British Columbia (BC) and Saskatchewan brought in a combined C$745 million in land rights on Thursday, boosting their claims that they -- and not Alberta -- hold the best exploration spots in Canada.
To be sure, with its growing oilsands business and still-strong production from the Western Canadian Sedimentary Basin, Alberta remains Canada's top oil and natural gas producer. However, if the lease sales in the neighboring provinces continue at the current pace through the rest of 2008, British Columbia and Saskatchewan could surpass Alberta in bids this year.
"We said in the BC Energy Plan that we would make BC among the most competitive oil and gas jurisdictions in North America, and this ongoing interest and investment confirms it," said Energy Minister Richard Neufeld.
"The oil and gas industries clearly like what is happening in Saskatchewan," added Saskatchewan's Energy Minister Bill Boyd.
With encouraging initial results from gas drilling tests in the Horn River Basin (see NGI, July 21), the BC lease sale last week brought in C$502 million (US$470 million), for 460 square miles of gas drilling prospects. It was the second largest auction ever, and the second month in a row after July's record of C$610 million (US$573 million), when gas producers snapped up 530 square miles of leasehold. In the first eight months BC land sales already have totaled C$2.08 billion, which already is more than double the record set in 2007. Four more auctions are scheduled through the end of the year.
Saskatchewan attracted almost C$243 million from bidders Thursday, which also was the province's second largest auction. The four lease sales in the province this year have together brought the province C$848 million in bids, which is about triple what the province obtained for acreage in 2007.
The money being paid by producers to drill in British Columbia and Saskatchewan is "incredible," said senior energy analyst Steve Hager of Canadian Discovery Ltd. Hager estimated that about 85% of the lease rights were centered around acreage in BC's Horn River Basin. BC's Montney play near Dawson Creek also has potential, he said.
"It's money [BC was] never expecting a few years ago," said Hager. "Of course, they are siphoning this up-front cash away from Alberta, just like Saskatchewan is."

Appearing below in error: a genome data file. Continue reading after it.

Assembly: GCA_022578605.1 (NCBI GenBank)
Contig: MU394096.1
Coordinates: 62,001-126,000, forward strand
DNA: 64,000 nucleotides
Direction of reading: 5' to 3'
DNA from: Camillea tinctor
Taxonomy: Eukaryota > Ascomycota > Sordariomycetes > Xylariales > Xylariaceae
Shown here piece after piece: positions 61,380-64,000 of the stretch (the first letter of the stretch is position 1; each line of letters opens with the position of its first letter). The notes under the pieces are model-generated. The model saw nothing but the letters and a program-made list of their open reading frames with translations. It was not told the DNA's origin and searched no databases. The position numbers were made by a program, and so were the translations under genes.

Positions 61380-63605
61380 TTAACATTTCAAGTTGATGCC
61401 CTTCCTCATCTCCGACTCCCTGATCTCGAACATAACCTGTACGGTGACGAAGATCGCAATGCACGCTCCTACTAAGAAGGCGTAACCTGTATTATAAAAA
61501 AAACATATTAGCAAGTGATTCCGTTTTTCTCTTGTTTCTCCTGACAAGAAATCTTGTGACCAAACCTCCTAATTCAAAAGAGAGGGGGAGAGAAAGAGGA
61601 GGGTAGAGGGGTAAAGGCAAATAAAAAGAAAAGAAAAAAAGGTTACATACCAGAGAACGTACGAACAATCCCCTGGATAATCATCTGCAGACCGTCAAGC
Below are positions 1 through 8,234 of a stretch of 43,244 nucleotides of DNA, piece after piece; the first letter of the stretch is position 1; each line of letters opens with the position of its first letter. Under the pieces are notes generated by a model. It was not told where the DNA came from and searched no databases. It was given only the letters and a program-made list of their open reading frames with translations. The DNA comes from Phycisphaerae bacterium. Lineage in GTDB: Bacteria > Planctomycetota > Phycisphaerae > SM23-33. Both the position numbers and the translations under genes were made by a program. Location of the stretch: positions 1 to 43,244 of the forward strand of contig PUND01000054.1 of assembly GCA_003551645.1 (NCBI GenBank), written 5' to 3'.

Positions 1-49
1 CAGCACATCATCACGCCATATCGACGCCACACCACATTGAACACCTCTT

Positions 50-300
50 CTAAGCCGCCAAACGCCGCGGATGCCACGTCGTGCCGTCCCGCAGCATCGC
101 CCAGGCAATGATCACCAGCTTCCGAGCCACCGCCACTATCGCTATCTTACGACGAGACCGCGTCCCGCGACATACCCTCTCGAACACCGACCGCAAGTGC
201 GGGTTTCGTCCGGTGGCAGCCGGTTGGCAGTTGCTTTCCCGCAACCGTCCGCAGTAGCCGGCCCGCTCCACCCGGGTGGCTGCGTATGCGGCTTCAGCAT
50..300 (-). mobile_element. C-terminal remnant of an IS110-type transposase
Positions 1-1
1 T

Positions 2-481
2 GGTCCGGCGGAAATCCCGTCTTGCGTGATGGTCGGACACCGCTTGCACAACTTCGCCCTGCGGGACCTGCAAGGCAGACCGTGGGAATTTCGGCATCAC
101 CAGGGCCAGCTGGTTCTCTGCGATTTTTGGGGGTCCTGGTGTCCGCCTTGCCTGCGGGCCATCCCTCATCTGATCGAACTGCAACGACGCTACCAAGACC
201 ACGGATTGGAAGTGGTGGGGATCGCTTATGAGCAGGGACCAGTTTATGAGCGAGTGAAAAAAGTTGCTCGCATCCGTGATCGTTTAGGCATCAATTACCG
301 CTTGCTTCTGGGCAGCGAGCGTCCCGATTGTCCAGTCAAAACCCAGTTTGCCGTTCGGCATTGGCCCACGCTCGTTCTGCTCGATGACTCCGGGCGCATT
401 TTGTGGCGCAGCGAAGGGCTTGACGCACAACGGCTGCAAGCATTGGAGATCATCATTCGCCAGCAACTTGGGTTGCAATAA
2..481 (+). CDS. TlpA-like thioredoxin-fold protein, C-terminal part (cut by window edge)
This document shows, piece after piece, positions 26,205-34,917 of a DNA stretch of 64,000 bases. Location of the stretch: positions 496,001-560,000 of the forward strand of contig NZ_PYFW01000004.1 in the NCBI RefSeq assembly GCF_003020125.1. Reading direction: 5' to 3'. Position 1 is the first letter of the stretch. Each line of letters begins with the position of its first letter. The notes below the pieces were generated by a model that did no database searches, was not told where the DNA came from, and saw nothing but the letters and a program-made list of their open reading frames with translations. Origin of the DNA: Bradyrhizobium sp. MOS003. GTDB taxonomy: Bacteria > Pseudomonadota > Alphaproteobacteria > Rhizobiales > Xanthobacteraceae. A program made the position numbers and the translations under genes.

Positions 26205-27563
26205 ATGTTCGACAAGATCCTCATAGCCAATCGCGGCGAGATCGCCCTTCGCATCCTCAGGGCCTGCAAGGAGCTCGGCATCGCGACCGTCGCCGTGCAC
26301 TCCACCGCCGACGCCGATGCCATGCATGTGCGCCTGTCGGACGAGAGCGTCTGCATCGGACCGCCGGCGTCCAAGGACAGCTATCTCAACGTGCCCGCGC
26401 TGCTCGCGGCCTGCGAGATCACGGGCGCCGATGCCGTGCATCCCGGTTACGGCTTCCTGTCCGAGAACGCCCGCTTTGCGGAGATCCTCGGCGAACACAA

Meanwhile, Alberta land sales have totaled around C$741 million this year.
BC and Saskatchewan officials pointed to their energy industry-friendly regulations, which have taken some of Alberta's thunder. Alberta has enacted a more stringent royalty regime, which is said to have discouraged some energy investment this year. However, new drilling technology also is offering explorers more opportunities, especially in gas shales, noted officials.
"They certainly feel that we have a competitive royalty structure, regulatory structure and a very positive business climate and they're responding in a very big way here in this land sale," said Boyd. Oilsands licenses will be offered at Saskatchewan's next lease sale on Oct. 6.
Alberta is taking steps to remain the leader in the oil patch. Work on exploiting even bigger shale layers in Alberta, projected to contain an astronomical 1,000 Tcf of gas, is under way in a partnership between the Alberta Research Council and Schlumberger.
Shale is on the minds of Canadian explorers across the country. However, some analysts are cautious about the lack of infrastructure that could delay development in the emerging areas. The BC Horn River Play, for instance, is "extremely underdeveloped from an infrastructure point of view," said Calgary-based energy analyst Peters & Co.
National Energy Board member Roland George also sounded a note of caution in a recent address to the World Energy Council.
"Shale gas represents a potentially huge resource," George said. He acknowledged comparisons, in announcements of early drilling results, between the Canadian deposits and the celebrated Barnett Shale. But he noted, "These announcements should be regarded with caution due to the very limited exploration results achieved to date. It may be several years before enough drilling and assessment has been completed to determine to what extent Canada's shale gas may be commercially recoverable."
The deposits may be similar in rock properties and gas content, but the Barnett and Canadian formations are in radically different places, George noted. In the remote Horn River near BC's border with the Yukon Territory, "drilling is only possible in winter. This winter-only access and the need for more infrastructure including roads, processing facilities and pipelines, will slow development...There is also a significant difference in the ability to drill when one compares Barnett wells on the bald prairie near Fort Worth to wells in northeast BC that must be cut out of the bush."
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